Perhaps Dreams of Green could confirm what the report actually said, or better yet, post a copy of the report. Otherwise we're just guessing.
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#7
RE: Help Needed re Apnea Test Results
Hello Everyone,

Thank you so much. First off, the good news. The pulmonologist did NOT tell my wife she only had to wear it for two weeks, that was a misunderstanding on her part from some of the communications back and forth with the doctors offices. What he wants is for her to wear it for 2 weeks and then bring the SD card in so he can evaluate the results and recommend new settings for the Autoset machine as needed.

I was indeed wrong about the hypopneas, they are included in the result of 13 AHI.

I do strongly suspect that an in-lab sleep test would have shown much more severe apnea.  There are times at night where literally all I can hear is one apnea after another. It may not be technically so, but what I mean by that is I will hear her breathing passage slowly closing, and a choking sound as her breathing gets more and more shallow. Then as some point I am it stops altogether, which I assume is at the point her breathing passage has pretty much closed. Then her brain wakes her, I hear a huge gasp, and then the process starts all over again until she does the same thing a few minutes later.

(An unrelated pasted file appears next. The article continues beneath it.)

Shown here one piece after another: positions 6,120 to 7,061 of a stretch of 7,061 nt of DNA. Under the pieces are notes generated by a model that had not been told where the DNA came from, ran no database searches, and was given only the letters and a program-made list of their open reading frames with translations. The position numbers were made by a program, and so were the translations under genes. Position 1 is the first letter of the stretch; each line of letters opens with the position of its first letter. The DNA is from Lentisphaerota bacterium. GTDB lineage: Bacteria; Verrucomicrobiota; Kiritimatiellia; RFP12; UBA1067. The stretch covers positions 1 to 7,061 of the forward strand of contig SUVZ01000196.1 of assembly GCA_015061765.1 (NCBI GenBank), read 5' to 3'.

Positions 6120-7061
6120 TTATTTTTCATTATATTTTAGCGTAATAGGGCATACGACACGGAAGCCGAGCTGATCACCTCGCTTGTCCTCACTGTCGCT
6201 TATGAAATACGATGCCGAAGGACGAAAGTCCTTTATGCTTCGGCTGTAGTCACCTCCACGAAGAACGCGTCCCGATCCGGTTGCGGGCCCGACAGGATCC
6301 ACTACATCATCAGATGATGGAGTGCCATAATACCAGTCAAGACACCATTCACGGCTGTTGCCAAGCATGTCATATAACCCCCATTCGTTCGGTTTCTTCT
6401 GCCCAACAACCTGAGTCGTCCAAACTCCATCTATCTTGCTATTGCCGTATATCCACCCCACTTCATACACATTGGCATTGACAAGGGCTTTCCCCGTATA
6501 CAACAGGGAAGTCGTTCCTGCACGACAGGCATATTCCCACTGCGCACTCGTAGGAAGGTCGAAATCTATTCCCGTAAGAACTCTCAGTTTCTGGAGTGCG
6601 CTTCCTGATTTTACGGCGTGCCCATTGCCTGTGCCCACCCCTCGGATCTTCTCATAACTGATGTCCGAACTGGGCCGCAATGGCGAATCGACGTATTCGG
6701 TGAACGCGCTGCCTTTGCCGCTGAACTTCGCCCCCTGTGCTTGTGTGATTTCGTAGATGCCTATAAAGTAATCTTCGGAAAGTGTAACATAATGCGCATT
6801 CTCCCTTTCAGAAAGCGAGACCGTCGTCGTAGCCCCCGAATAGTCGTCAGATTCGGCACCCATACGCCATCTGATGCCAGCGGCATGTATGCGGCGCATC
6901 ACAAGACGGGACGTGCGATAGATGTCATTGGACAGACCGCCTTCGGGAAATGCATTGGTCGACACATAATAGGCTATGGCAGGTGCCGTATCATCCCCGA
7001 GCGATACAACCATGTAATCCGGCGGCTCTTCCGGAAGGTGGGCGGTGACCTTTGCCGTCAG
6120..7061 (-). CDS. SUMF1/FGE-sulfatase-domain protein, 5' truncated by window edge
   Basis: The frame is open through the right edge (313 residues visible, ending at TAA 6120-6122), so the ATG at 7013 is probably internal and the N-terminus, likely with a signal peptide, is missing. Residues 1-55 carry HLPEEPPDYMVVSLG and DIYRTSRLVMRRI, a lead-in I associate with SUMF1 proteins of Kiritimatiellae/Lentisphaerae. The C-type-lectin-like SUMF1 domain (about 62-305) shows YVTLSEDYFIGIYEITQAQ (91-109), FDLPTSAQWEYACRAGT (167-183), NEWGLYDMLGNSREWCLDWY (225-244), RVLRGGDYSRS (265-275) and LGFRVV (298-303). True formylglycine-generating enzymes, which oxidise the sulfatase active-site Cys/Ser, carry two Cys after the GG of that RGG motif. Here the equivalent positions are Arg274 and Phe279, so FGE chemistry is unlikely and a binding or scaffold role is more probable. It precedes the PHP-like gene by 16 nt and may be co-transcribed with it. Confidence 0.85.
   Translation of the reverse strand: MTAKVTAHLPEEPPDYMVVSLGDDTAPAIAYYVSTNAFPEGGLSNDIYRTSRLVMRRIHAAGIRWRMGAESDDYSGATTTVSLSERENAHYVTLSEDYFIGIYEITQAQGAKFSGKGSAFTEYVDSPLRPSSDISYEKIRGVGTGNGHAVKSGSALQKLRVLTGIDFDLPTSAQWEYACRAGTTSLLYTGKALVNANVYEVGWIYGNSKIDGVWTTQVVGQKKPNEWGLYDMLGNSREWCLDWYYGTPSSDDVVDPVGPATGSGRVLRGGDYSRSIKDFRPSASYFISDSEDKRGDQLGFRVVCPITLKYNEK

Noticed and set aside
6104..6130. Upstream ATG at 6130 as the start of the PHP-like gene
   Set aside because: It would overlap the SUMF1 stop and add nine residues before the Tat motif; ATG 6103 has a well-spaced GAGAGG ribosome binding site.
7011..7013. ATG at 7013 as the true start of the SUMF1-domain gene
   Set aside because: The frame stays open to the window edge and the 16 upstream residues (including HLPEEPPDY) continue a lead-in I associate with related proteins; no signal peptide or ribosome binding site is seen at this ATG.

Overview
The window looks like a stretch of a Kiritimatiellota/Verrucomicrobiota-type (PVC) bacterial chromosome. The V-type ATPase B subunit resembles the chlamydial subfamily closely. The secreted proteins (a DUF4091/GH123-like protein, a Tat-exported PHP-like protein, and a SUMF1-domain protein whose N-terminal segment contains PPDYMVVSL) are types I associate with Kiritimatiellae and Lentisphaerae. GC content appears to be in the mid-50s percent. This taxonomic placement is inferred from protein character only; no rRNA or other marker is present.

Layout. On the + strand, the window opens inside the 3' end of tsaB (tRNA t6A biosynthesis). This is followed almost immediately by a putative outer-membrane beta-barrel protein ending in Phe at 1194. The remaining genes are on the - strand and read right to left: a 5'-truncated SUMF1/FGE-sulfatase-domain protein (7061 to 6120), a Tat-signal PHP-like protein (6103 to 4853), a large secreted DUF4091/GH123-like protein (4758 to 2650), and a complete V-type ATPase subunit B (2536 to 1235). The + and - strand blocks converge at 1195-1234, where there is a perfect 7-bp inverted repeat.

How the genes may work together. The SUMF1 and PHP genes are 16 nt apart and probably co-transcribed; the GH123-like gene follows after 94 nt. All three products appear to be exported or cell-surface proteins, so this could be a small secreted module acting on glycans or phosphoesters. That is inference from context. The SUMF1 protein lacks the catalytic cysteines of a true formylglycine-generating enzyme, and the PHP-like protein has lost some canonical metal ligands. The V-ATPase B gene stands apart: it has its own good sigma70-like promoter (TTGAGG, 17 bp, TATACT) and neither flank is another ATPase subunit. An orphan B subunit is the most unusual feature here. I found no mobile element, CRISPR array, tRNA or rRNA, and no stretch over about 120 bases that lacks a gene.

I suppose it is possible it's only 13 AHI, but what scares me when I am listening is the severity of what I hear, not the frequency of occurrence.

At some point in the future I'd like to both go in for in-lab tests just as a follow-up. She seems to be coming around and is committed to wearing it, that is the important thing.
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#8
RE: Help Needed re Apnea Test Results
The good thing is that if she has an Autoset then the initial diagnosis is (to some extent) irrelevant. The machine will, when set up properly, adjust pressures as required to combat both apneas and hypopneas. The thing now is to work with her doctor to optimise the therapy or - failing that - to work with people on the forum who will be able to advise.